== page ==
I study myself more than any other subject. That is my metaphysics; that is my physics.

In 1570, at the age of thirty-seven, Michel de Montaigne sold his position as magistrate in Bordeaux and retired to the country house in the Dordogne which he inherited on the death of his father. The decision was the outcome of an engulfing sense of melancholia and a desire to be free from the distracting pressures of public office: an existential crisis. He envisaged the somewhat austere round tower of his chateau as the practical and symbolic centre of a new life for himself: not merely a library to house a thousand or more books, nor only a study, but more a protected enclave. He saw the tower as an arrière-boutique, a backroom to which he could withdraw, a place where he could spy on himself from close up, a quiet space where he could think for himself and work on his life. In the following year, on the last day of February – his birthday – he had an inscription painted on one of the library walls to mark his project and confer upon it a certain objectivity. Composing, somewhat grandly, in the third person singular of the classical memoir, he proclaimed that he, Michel de Montaigne, long weary of the servitude of the court and of public employment, intended (if the fates allowed) to make the tower an ancestral retreat in which he would live out a life dedicated to freedom, tranquillity and leisure.

In the same humanist spirit he had about sixty aphorisms carved on the long wooden beams. They were mostly taken, not from Christian theologians, nor from the Bible, but from the classical authors he had revered since childhood. They drove home a single philosophical disposition: the need for a disinterested and sceptical state of mind. One from Sextus Empiricus declared: To any reason an equal reason can be opposed; another, from Pliny the Elder, started: There is nothing certain except that nothing is certain. It was Montaigne’s intention to contemplate the precepts – he had them changed from time to time to mirror his own evolving thought – and apply them assiduously to his life. The practical pedagogy of the Stoics, as formulated by Marcus Aurelius and Seneca, had seldom been applied with such dramatic and aesthetic immediacy. Less than a year after Montaigne’s premature retirement from the parlement at Bordeaux the tower had become the physical hub of what was to become a sustained and historically unprecedented enquiry into the nature of the self.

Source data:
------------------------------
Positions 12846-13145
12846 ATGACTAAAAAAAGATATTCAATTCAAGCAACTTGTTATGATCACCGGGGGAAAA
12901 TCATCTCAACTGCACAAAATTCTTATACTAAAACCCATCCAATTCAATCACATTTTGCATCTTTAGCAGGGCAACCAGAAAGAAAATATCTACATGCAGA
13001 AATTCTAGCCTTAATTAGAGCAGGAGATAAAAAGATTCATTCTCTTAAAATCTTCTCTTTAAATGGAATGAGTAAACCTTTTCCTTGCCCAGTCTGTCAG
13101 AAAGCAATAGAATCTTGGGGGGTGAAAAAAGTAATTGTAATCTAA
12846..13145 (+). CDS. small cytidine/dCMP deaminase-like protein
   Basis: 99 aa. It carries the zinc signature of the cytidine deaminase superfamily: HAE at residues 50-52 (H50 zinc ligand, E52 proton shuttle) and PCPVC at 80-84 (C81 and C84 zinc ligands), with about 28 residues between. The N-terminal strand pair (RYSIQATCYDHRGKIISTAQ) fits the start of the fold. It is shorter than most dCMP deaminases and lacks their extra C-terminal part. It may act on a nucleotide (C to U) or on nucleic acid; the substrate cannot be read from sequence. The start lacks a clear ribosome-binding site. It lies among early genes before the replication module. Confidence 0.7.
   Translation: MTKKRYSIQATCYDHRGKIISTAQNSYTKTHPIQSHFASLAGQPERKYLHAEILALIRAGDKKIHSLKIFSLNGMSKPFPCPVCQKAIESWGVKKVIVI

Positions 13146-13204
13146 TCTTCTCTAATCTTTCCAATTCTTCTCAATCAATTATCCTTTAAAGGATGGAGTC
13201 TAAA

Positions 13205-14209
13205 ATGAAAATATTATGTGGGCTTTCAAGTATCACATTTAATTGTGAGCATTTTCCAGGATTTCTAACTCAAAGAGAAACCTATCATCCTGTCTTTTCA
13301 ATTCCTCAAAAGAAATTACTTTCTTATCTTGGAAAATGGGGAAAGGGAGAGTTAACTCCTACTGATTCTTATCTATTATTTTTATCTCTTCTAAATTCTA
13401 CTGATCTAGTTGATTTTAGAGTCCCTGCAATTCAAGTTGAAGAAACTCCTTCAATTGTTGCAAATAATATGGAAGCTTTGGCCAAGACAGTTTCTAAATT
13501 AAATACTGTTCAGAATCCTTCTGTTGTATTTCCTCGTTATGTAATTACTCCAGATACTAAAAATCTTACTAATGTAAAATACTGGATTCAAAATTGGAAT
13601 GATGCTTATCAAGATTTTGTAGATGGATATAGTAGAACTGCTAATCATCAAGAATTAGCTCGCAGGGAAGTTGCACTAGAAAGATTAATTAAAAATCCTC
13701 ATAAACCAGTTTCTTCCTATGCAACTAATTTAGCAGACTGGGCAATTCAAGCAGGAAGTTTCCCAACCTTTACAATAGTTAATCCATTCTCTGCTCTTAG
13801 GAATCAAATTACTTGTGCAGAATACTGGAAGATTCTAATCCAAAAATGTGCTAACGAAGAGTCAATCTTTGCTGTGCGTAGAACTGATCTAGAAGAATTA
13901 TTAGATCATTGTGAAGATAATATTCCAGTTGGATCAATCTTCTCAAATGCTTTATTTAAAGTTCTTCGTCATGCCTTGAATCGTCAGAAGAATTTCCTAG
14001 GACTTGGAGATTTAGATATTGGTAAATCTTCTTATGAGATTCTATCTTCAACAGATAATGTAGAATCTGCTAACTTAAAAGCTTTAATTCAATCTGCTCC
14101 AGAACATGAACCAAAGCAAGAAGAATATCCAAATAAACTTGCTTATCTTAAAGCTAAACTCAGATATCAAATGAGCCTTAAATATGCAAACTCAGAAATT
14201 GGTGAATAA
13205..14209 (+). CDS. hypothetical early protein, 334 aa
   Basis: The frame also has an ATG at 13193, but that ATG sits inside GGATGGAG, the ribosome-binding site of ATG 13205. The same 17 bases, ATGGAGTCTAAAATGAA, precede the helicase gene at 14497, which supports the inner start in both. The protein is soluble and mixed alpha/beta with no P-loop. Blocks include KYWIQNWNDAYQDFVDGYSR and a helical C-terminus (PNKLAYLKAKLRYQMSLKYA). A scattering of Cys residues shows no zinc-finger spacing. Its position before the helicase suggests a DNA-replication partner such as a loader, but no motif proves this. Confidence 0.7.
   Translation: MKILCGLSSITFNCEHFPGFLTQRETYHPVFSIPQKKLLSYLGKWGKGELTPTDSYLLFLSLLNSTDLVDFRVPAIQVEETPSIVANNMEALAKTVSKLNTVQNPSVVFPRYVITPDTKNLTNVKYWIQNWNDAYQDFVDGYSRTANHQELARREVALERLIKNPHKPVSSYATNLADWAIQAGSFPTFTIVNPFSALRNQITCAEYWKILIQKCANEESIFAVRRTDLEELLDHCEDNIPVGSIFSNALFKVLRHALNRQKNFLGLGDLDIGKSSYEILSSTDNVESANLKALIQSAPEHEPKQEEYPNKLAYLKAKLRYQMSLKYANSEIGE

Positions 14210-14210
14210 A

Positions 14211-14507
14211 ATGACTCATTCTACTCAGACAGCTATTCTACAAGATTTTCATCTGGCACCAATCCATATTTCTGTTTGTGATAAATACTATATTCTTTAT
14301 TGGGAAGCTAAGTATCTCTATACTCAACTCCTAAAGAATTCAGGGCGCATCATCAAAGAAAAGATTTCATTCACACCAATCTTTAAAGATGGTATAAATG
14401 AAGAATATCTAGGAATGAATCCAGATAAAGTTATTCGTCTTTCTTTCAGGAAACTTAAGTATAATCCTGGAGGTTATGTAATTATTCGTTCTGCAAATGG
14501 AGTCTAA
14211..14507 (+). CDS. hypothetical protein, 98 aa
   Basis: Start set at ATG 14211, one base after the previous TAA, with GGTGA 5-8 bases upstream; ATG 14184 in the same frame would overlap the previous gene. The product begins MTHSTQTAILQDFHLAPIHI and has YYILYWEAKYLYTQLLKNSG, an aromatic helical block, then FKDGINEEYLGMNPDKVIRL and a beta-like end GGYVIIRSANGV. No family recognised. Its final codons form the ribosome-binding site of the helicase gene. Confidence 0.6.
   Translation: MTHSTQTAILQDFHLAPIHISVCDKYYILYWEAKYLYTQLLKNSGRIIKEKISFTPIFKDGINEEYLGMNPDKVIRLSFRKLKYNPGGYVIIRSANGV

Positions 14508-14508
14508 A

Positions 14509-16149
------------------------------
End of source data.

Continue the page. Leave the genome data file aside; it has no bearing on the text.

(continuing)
What lay behind Montaigne’s dramatic decision? No doubt, the reasons were complex, with overlapping motives. But, certainly, one powerful element was an alarming sense of his mortality, of his own life racing to its end. He had studied for years the Stoic philosophers and, at an intellectual level, had consciously embraced the idea that the art of philosophising was all but synonymous with the art of dying; but during the 1560s the purity of this ideal conception must have been shaken by his own harrowing experience. In the summer of 1563 Montaigne watched Étienne de La Boétie, his dearest friend, die from the plague that was then ravaging Bordeaux. He observed every fluctuating detail as La Boétie struggled against his delirium to achieve the rational calmness espoused by the classical philosophers. It was as if his friend saw himself as a second Socrates with Montaigne, as a reformed Alciabides, destined to be his philosophical witness, the friend who was there to witness and record the good death. The analogue of the two figures had been central to their short but intense relationship. Montaigne recorded that La Boétie had lived exactly thirty-two years, nine months and seventeen days. Did the cool mathematical figures put a certain consoling order against the consuming grief he felt for the rest of his life?